Information and advice on living more healthy lives, it seems, is everywhere. It’s on every platform, digital and traditional—online and print, videos and books, webinars and live seminars, network news and online features.
AARP launched its Healthy Living work this year with a Challenge: Walk 30 minutes a day for eight weeks. Seem like a lot? Maybe so— seem, that is.
Good news for speed walkers. Many studies have shown that walking and other exercise helps protect the brain as we age. Now a new study finds that slow walking speed may be a sign of early Alzheimer’s disease.
As a member of the Every Body Walk! Collaborative, an America Walks initiative, AARP Livable Communities will be walking to and talking at the second annual National Walking Summit, in Washington, D.C., Oct. 28-30.
There's no debate that exercise can help us live a longer, healthier life. But let's say you have a chronic health condition that makes exercise difficult. Or maybe you're just very busy. Is there a minimum amount of exercise older adults can do to reap at least some benefits?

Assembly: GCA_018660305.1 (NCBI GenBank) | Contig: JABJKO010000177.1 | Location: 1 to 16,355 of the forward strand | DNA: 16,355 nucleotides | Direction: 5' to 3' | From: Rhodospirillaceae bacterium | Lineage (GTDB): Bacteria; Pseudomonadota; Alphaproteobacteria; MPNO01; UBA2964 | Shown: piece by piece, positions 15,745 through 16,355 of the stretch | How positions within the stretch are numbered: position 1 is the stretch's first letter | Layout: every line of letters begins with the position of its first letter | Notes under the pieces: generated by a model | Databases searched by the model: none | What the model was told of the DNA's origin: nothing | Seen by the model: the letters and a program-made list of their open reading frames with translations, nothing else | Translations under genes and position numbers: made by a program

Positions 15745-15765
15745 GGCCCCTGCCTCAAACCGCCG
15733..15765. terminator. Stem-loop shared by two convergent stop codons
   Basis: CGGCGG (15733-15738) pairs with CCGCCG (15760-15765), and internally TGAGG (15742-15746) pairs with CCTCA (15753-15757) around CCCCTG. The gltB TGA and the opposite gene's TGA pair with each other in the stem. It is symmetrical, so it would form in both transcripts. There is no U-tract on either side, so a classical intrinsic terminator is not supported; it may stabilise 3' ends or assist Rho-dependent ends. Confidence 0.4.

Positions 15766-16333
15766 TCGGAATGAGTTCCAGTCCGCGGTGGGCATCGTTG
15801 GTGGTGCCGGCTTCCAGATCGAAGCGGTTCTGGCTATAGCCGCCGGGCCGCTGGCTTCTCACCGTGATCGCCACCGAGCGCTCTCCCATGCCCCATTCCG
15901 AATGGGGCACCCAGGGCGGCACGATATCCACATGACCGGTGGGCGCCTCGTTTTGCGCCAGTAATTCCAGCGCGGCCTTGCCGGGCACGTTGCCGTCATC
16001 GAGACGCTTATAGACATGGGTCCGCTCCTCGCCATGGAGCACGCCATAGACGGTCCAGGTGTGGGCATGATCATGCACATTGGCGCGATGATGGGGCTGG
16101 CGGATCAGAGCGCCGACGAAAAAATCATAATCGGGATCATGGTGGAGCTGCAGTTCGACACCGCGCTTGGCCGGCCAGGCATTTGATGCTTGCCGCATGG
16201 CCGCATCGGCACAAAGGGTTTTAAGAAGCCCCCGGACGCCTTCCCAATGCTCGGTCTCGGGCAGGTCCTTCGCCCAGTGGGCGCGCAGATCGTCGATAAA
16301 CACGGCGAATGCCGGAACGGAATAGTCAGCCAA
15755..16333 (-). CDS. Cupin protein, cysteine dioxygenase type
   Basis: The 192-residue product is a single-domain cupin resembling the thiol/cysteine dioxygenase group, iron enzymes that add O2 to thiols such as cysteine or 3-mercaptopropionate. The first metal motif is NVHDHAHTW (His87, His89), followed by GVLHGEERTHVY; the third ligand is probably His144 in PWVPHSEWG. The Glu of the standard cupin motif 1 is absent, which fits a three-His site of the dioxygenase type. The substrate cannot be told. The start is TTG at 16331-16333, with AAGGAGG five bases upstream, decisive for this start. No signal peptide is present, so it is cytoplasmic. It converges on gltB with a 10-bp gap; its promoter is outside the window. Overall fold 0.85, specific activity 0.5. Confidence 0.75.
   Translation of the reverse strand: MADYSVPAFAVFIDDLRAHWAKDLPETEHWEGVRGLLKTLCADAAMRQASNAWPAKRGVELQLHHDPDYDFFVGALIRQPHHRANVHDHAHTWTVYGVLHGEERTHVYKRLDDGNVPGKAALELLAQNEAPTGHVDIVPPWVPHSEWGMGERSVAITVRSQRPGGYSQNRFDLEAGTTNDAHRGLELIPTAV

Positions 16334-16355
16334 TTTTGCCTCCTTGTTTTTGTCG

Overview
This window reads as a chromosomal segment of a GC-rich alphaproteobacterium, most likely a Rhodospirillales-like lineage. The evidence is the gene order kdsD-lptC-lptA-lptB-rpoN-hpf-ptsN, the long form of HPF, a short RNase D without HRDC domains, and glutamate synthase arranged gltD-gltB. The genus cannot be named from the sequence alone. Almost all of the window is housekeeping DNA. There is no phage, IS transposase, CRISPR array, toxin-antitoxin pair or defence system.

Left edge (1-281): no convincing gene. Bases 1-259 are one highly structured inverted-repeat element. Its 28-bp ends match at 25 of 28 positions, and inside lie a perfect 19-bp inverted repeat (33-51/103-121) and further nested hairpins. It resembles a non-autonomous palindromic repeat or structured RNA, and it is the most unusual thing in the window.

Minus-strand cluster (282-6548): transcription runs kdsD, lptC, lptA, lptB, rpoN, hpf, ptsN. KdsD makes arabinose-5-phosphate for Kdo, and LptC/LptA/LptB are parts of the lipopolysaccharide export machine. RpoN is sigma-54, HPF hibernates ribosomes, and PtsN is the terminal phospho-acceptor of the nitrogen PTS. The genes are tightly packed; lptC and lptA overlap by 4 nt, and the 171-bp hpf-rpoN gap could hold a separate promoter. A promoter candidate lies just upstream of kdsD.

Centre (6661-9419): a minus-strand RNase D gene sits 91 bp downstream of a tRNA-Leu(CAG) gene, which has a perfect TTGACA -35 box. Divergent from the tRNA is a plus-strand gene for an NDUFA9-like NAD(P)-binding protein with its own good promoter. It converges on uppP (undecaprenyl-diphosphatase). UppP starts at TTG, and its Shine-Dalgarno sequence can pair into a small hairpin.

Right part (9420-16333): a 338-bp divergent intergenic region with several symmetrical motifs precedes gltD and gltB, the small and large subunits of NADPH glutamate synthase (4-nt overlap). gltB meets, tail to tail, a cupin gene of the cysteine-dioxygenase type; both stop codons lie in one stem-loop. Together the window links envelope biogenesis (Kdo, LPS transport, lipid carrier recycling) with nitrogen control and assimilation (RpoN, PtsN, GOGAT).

Walking is the best, easiest way to avoid or reduce the pain of arthritic knees, but up to now no one seemed to agree on just how much walking was needed to get the most benefit. Now a new study suggests it's less than we thought.
Recently, I wrote about New Year's resolutions and that, among those 50 years and older with resolutions, 25% are working on health/fitness goals--the largest category by far. We've found this focus on health and fitness in a variety of other research too. For example, AARP research shows that when many people are turning 50, they set a goal to lose weight and get in shape before that big day. In an AARP study of conversations online about 50 th birthdays, losing weight was the strongest theme within the 50 th birthday conversations around achieving a goal. Typical quotes included: "Looking forward to losing this 50# by my 50th B-day in July."
For those of us with a sweet tooth - which appears to be most of the country - the newest research carries some bitter news: Americans eat way too much sugar, and it's killing us.
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